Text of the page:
In 2010, our New Times operations manager and Up on the Sun contributor Jay Bennett wrote a column about listening to only new music called Nothing Not New. For a whole year. Some time has passed, but not the lesson that column taught me.
There's nothing wrong with favorites, but it's shocking how many folks I meet who tell me they "don't listen to new music." I don't think there's anything wrong with that attitude, per se, but I think about new music, I think of Jay Bennett, and I think about John Peel. He was a BBC deejay, record producer, and journalist and he served the company from 1967 to 2004. During that time Peel championed new music, be it punk rock, grindcore, or anything else that excited him.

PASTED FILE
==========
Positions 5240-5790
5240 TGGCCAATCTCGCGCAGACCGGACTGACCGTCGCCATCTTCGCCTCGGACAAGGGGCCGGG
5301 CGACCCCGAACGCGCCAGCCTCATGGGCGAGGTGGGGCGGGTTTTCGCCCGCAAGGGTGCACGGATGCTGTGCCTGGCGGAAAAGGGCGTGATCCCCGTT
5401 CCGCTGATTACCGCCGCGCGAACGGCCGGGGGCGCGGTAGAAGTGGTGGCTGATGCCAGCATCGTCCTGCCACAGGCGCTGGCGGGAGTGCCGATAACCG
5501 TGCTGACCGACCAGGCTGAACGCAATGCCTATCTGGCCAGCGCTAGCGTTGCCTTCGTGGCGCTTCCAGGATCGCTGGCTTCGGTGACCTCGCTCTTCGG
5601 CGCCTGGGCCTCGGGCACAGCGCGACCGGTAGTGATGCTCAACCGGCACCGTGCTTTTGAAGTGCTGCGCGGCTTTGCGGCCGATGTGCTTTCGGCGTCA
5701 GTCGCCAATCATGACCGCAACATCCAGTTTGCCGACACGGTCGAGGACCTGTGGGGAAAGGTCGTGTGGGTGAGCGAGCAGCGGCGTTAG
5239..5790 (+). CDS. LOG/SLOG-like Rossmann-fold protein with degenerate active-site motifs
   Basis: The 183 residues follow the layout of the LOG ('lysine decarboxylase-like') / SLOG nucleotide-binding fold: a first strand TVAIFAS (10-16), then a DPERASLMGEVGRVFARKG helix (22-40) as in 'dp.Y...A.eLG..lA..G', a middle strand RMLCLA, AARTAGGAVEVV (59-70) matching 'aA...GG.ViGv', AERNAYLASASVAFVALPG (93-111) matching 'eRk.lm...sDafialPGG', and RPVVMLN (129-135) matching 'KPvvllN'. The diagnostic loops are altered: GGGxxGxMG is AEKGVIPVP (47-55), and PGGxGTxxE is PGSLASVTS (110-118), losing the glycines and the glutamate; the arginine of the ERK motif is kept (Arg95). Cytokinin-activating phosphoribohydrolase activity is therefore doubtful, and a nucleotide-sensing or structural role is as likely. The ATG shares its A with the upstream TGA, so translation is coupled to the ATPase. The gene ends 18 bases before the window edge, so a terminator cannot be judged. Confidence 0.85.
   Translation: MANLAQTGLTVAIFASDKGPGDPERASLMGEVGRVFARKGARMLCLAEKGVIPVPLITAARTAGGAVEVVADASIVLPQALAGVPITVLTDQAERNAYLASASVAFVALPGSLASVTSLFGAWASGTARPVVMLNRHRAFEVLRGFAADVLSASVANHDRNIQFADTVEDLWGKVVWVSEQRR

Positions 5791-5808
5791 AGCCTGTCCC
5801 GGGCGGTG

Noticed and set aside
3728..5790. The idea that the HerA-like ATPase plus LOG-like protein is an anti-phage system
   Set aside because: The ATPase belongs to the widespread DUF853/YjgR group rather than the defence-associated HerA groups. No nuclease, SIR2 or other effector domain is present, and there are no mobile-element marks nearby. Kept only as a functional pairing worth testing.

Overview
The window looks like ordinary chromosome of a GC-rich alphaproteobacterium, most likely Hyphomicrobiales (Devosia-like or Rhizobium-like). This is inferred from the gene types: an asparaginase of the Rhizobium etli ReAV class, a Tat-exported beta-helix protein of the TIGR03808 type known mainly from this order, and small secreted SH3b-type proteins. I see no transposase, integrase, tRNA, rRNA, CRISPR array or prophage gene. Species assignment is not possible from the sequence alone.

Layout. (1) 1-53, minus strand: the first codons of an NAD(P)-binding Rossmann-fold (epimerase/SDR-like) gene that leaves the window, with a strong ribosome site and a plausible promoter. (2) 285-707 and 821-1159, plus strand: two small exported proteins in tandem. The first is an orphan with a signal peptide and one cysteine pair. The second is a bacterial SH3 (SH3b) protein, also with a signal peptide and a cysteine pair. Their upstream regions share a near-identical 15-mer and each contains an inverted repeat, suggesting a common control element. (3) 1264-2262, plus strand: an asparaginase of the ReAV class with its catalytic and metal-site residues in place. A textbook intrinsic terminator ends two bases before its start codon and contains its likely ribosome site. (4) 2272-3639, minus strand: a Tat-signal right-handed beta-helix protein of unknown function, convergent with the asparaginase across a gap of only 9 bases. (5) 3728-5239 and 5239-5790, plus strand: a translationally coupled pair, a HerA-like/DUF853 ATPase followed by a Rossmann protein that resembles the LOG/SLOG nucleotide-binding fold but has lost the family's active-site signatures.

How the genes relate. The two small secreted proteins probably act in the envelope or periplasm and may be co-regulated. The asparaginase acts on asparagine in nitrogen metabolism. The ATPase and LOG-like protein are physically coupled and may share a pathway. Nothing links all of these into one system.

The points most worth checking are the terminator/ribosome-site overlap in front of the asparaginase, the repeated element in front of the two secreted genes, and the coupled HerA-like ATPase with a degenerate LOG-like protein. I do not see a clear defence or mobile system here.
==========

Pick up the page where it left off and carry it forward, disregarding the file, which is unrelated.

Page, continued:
Peel never got stuck in a rut. He had favorites (Undertones' "Teenage Kicks" is said to be his favorite tune), but he didn't give up the chase, the kind of far flung idea that I have sometimes when I wake up that today might be the day I find a new favorite song. I know that I have to keep going to shows, and keep looking for new things. There are mornings that I want to put on a familiar Springsteen bootleg or Nick Lowe's Pure Pop for Now People (Jesus of Cool if I'm going with the UK version), and that's fine. Comfortable. But there are also days when I know it's time to take to the record store bins or Spotify in search of...well, who knows?
I think Brad Dwyer's comic this week speaks to that sort of nonsensical notion.